So the time is right for dance practitioners to talk with schools. Most schools have confirmed their plans for the 2013/14 academic year, but some will still be looking for the right people to deliver. Plans for the next academic year are yet to be made so there are opportunities for dance practitioners and organisations to have an input still in this process. Freelance dance practitioners are especially sought after. Brenda Hilton, manager for Pennine Sports Partnership says: “We work with 30 schools that will have a dance specialist going in a day a week over at least one half of the term, sometimes for up to a full year. We work with the schools on planning and understanding expectations. We’ve recruited a wide pool of specialists who have a range of backgrounds and areas of expertise.”

Dance companies could be at risk of being left out of the equation without a more joined-up local partnership approach, leaving a lost opportunity for dancers and schools. Brenda Hilton comments: “I haven’t spoken to the bigger dance companies as I assume they’d be too expensive.” Selina McGonagle, Director of Learning at Northern Ballet echoes this, saying: “We’ve not been approached about this so far. Teacher training is a big development area for us. We know teachers are finding it harder and harder to get out of school, so this could fit in with our remit perfectly.”

In Cornwall this opportunity was recognised early on. Dance Republic, a special dance partnership, has been formed based on the model of local sports partnerships. It will promote dance companies, arts agencies, freelancers, theatres and a university cohesively to schools in Cornwall. This enables each school to have a bespoke package focusing on their individual requirements. Director Anthony Waller explains: “We knew there were lots of providers but no clear route for schools to understand what was on offer between us all. So we formed a partnership to connect everything up. They might have never done any dance, or have a well-established dance curriculum and be looking to be more ambitious. We’re currently talking to around 50 of Cornwall’s 240 primary schools. We hope to raise match-funding to add more value to what’s already available to the schools.”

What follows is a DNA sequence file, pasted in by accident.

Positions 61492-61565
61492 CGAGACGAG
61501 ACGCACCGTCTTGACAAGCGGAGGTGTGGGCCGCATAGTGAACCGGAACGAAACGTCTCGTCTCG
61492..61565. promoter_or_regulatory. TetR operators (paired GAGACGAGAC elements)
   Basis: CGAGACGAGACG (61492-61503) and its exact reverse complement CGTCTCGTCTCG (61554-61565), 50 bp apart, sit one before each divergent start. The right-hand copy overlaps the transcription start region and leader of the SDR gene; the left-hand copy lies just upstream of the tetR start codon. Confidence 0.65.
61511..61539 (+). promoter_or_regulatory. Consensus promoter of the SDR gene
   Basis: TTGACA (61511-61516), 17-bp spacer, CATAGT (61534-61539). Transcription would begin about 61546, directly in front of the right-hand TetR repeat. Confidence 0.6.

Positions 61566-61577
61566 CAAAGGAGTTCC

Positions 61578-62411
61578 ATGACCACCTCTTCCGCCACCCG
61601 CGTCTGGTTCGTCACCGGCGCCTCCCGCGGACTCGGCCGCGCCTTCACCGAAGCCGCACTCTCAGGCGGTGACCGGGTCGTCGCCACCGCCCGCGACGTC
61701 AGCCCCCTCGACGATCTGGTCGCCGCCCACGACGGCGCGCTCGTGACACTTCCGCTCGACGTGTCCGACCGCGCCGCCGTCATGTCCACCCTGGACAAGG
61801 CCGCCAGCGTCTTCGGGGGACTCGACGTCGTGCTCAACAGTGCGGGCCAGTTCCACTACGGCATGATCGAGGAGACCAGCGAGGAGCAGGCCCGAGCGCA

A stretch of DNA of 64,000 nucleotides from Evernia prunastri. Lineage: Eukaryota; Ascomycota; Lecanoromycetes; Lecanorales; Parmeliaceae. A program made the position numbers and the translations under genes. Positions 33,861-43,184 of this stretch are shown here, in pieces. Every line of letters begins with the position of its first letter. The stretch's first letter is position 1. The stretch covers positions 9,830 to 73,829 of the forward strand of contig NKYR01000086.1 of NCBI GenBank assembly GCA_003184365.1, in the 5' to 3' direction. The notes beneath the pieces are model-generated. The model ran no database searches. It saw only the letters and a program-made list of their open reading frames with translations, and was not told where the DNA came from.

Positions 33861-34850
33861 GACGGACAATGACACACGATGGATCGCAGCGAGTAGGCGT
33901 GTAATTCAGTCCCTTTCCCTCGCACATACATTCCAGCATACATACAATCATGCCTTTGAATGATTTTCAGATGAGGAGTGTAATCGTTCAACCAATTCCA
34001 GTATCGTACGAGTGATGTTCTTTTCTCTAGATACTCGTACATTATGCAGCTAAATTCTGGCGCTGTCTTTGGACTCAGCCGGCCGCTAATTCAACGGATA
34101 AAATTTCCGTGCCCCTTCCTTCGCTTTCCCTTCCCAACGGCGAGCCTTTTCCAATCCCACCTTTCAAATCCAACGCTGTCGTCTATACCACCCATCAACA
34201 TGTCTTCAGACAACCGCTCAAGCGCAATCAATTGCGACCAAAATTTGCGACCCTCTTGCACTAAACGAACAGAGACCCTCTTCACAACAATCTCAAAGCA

Help is also at hand through regional Bridge organisations. Sarah Mumford, Development Director of CapeUK, one of the ten ACE-funded Bridge organisations, explains: “We are working with dance hubs to develop their capacity to deliver quality dance provision to schools. In addition, we are offering dance-focused Artsmark briefing events for dance organisations and schools and are showcasing a number of dance organisations on the CapeUK website.”

To achieve Artsmark status, schools have to demonstrate their commitment to arts and cultural provision which includes at least 1.5% of curriculum time dedicated to dance. Schools are encouraged to include dance in their extra-curricular activities, arts and cultural visits and partnership-building, which is where dance practitioners and organisations can play an important role in developing dance within schools. Artsmark will continue to champion and monitor the status of dance in the curriculum and in extra-curricular opportunities in schools.

Sally Fort is Artsmark Associate for Trinity College London and an independent cultural consultant.
www.sallyfort.com
www.artsmark.org.uk

Artsmark
Artsmark is Arts Council England’s flagship programme which enables schools and other organisations to evaluate, strengthen and celebrate their arts and cultural provision. It is delivered by Trinity College London, which also manages the complementary programme Arts Award and ten regional Bridge organisations to drive participation in both programmes.

Bridge organisations
Arts Council England funds a network of ten Bridge organisations which use their experience and expertise to build on good practice and to broker experiences for children and young people to connect with arts and cultural opportunities. They act as the first point of contact for schools that are developing their arts and cultural offer and help arts and cultural organisations, including museums and libraries, to bring the cultural experiences that they offer to more children and young people.